Unlucky Facts of Friday the 13th
Friday the 13th has long been considered an unlucky day. Why do we fear it?
Some superstitions strike automatic fear in the hearts of people. The black cat walking in front of you, a mirror breaking and of course nobody feels comfortable walking under a ladder. But one of them stands above the rest and that is the unluckiness of Friday the 13th.
It is a day so scary that it has a phobia named for it: friggatriskaidekaphobia. The word is a combination of "Frigga," the name of the Norse goddess for whom "Friday" is named, and "triskaidekaphobia," or fear of the number thirteen. An alternative name of the phobia, though just as tongue-twisty, is "paraskevidekatriaphobia."
Between 17 million and 21 million Americans have an irrational fear of the ill-fated day, according to the Stress Management Center and Phobia Institute in Asheville, North Carolina.
"It's been estimated that [U.S] $800 or $900 million is lost in business on this day, because people will not fly or do business they would normally do," Donald Dossey, founder of the Stress Management Center and Phobia Institute, told National Geographic.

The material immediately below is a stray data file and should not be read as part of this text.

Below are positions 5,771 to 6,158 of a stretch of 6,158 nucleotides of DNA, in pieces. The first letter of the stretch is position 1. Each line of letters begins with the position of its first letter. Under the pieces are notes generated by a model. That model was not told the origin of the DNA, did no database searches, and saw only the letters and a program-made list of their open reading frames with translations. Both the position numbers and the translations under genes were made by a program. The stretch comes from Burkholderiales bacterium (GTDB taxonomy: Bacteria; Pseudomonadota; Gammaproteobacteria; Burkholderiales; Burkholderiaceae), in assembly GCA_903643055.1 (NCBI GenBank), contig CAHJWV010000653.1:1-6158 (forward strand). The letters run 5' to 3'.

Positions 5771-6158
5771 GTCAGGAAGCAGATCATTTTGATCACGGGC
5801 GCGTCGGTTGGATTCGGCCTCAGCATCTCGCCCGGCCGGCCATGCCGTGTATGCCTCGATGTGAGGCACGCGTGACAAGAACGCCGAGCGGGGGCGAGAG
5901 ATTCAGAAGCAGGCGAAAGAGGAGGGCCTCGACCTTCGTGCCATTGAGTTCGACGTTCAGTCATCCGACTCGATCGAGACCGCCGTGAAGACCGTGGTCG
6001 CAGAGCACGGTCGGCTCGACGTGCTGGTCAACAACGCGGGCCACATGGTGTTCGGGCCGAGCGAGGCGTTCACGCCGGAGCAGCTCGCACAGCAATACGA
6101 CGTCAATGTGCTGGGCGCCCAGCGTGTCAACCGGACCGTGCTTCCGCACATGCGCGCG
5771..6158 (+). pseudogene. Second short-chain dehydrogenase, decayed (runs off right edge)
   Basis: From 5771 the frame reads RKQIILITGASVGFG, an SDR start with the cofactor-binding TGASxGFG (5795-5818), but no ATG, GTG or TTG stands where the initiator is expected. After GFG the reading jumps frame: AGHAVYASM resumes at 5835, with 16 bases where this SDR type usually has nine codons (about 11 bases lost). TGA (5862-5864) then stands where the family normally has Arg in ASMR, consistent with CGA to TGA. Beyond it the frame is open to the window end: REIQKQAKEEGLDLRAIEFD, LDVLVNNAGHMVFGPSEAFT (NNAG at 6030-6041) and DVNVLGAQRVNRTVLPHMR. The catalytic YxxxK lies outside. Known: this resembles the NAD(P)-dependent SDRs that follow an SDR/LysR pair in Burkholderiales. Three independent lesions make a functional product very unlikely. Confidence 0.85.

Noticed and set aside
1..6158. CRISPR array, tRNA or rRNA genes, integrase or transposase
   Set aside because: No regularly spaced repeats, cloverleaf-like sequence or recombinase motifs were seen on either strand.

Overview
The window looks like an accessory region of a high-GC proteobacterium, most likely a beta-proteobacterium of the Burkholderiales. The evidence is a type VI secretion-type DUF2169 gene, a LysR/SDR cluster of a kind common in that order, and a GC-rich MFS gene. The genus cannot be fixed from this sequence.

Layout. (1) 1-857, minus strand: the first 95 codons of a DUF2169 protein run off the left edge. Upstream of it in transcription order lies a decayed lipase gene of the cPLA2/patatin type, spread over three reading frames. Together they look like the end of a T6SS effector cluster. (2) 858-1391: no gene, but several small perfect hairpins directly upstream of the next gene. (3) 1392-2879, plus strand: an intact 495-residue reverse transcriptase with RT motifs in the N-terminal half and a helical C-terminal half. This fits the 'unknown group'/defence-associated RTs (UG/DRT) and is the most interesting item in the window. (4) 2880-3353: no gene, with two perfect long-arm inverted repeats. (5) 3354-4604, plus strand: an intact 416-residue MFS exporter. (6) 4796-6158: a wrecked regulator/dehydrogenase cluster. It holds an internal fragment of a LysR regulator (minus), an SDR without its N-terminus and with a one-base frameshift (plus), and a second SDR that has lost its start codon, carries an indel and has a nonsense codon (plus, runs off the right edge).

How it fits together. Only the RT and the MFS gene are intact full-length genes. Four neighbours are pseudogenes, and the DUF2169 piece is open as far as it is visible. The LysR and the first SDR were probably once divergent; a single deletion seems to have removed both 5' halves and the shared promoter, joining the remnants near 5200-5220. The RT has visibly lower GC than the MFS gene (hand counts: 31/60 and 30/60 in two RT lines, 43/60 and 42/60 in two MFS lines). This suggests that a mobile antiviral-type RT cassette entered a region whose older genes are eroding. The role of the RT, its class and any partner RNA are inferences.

Some say it’s the number 13 that scares so many people. The number has been considered unlucky to many superstitious people, so much so that most buildings don't have a thirteenth floor, and many airports don't have a thirteenth gate.
Another myth declares that "a child born on Friday the 13th will be unlucky for life," according to TIME magazine.
Friday has also long been considered an unlucky day. One theory hypothesizes that Friday has been considered unlucky because Jesus was crucified on a Friday according to Christian Scripture and tradition. Another states that the superstition regarding Friday comes from Chaucer's "The Canterbury Tales," published in the 14th century, where Friday is considered a day of misfortune and ill luck.
Whatever the case, friggatriskaidekaphobics can breathe a sigh of relief over one thing: the date can only appear a maximum of three times during a calendar year.
This year, the inauspicious day appears in January, April and July. But after today, the date isn't set to venture back onto the calendar until September 2013. Yeah, only one Friday the 13th in 2013.